Before the big budget vote that signaled that the Democrats had lost effective control of both houses of Congress for the first time in 28 years, two southern representatives were talking about their party.
"If Tip is representative of Democrats, I don't have a Democrat in my district," one of them said of their leader, Speaker Thomas P. (Tip) O'Neill Jr. of Massachusetts.
"Well, I could pretty much say that, too," the other replied.
Later, in recounting that conversation, one of the congressmen said:
"Off the record, we're going to have a new speaker if the Democrats retain control of the House next time. I thing Tip's an intelligent fellow. I think he'll see the writing on the wall."
The murmurings of internal discontent about leadership of the nation's oldest political party are commonplace on Capitol Hill these days and not restricted to the more conservative southern Democratic ranks. Liberals and middle-of-the-road, young and experienced, many feel uneasy.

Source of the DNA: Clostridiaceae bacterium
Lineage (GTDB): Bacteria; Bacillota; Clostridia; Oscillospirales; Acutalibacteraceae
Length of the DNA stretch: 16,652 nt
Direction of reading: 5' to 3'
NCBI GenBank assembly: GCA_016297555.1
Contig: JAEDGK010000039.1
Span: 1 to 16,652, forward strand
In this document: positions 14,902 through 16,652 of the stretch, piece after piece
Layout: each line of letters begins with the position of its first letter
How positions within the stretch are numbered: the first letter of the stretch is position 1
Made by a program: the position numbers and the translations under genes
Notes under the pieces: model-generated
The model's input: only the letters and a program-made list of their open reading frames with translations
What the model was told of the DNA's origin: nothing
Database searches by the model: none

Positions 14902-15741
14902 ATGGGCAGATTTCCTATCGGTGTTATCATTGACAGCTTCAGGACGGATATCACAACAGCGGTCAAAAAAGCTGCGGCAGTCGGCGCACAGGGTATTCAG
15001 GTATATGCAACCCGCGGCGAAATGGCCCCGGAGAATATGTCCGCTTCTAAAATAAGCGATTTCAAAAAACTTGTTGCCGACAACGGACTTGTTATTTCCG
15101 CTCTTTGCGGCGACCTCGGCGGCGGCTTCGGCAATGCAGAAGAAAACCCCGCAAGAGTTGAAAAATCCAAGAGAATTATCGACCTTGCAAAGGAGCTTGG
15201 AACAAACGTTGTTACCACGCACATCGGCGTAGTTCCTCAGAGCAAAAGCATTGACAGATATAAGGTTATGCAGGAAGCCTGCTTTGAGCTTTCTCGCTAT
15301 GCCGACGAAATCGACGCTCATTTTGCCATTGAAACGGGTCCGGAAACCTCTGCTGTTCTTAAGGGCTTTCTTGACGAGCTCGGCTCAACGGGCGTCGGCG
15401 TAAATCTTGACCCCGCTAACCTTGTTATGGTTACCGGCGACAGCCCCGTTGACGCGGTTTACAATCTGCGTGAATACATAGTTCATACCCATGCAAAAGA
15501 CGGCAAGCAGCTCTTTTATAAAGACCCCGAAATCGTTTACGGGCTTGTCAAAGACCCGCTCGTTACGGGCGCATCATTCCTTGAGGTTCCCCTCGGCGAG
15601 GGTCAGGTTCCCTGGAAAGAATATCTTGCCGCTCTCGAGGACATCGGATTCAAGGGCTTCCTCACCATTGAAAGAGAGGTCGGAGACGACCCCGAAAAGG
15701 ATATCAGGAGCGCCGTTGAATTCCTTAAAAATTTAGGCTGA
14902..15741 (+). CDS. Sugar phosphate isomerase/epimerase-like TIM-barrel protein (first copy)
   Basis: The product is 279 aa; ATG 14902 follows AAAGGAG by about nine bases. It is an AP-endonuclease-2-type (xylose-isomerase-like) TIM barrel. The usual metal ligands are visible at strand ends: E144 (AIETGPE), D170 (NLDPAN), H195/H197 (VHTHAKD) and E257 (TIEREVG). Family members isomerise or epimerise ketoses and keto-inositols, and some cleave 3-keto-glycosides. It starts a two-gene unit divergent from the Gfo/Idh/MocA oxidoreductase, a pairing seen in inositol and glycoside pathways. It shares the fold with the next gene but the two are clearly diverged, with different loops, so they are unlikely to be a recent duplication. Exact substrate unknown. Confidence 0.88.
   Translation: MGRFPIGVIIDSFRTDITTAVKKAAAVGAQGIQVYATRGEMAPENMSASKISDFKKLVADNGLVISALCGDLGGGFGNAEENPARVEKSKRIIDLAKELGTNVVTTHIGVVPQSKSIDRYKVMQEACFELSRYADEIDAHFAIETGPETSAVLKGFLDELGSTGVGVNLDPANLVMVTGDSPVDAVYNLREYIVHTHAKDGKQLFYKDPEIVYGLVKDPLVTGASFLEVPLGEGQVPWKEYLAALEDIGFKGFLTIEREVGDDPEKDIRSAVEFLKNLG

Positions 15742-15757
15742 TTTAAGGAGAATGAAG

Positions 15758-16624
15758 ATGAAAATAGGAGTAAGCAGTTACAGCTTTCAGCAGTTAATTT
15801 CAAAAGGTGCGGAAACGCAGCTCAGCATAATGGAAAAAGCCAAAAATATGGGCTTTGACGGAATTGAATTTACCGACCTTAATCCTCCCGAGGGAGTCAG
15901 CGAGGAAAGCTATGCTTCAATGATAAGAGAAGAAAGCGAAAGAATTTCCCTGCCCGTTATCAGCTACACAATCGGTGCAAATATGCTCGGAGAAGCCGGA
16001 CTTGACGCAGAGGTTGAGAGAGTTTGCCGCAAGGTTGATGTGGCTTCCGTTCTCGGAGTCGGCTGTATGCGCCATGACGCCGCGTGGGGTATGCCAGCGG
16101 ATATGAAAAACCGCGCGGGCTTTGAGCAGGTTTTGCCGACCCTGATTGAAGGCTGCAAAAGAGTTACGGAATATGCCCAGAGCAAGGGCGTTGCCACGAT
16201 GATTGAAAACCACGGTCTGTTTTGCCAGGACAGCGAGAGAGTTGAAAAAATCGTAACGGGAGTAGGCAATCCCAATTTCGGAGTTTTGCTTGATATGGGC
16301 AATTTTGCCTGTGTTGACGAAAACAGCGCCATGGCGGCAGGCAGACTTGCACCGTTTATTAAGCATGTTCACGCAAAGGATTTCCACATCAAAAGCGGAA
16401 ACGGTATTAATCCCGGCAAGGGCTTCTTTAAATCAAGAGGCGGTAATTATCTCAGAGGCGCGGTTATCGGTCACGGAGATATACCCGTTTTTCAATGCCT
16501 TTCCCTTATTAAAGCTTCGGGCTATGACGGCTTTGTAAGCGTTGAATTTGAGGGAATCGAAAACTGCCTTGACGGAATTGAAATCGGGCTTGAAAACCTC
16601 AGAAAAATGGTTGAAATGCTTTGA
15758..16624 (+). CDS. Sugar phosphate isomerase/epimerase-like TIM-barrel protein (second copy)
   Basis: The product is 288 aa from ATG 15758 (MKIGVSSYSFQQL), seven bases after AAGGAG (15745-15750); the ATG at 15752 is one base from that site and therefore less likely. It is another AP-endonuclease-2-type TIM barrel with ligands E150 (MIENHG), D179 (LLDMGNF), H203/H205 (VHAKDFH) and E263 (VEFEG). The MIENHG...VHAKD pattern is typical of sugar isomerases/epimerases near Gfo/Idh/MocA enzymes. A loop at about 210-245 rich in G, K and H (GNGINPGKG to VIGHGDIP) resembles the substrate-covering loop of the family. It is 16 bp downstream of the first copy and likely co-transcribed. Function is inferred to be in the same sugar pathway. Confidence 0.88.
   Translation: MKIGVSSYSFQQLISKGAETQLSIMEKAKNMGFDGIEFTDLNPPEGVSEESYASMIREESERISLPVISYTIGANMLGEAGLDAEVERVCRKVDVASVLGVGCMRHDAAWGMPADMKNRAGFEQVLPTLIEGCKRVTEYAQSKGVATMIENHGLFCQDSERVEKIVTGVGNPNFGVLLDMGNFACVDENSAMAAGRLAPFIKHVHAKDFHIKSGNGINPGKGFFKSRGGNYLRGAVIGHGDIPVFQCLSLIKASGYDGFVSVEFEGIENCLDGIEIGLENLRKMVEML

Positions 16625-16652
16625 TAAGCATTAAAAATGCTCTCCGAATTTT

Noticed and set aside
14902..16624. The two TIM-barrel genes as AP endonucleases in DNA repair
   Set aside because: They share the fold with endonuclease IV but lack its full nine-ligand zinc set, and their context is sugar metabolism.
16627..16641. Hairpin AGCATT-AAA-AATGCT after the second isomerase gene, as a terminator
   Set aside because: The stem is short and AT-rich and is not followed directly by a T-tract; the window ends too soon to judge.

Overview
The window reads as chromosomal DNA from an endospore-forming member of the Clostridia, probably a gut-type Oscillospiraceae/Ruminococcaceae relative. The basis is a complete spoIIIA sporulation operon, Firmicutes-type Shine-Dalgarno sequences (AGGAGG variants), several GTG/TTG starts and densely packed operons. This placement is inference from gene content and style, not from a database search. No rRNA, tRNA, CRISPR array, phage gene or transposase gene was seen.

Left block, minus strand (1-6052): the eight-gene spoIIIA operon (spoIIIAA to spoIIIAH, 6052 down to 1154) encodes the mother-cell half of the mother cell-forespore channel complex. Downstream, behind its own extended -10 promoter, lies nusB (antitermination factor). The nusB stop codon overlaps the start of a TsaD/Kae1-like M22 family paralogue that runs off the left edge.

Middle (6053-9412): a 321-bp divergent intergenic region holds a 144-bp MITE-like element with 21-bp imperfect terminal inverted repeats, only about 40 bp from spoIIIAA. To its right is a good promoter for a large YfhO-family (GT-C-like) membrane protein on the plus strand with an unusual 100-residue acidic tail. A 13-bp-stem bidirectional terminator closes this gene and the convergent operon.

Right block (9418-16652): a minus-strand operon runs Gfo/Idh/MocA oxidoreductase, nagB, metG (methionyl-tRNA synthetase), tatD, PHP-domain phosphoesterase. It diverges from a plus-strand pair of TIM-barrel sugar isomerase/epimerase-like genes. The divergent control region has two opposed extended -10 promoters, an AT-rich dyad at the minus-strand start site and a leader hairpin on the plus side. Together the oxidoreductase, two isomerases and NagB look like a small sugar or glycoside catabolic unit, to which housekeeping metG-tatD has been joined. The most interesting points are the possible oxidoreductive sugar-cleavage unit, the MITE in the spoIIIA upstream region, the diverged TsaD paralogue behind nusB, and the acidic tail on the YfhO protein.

But complaints about the leaders are really only symptoms of deeper troubles for the Democrats. The party has lost its way. A once-dominant coalition is now splintered. Reformers and pragmatists, famous for their inventiveness, now have no sure ideas of the country's future . . . or their own. This season in Washington has put the Democratics at bay . . . and in jeopardy.
When Speaker O'Neill traveled to Austrailia during the recent congressional Easter recess, a northern liberal blunty expressed his feelings about the state of Democratic leadership.
"Tip is reeling on the ropes," Rep. Les Aspin wrote in a blistering newsletter mailed to his Wisconsin constituents. ". . . Tip doesn't understand the explosions that have been going on since November. He's in a fog. Tip is smart enough to understand that there's been a seismic event, but he also realizes that he doesn't understand its nature. He's not part of what's happening and he has no idea where to go."
But O'Neill is "not the only source of problems" for the Democrats, Aspin went on. His prescription: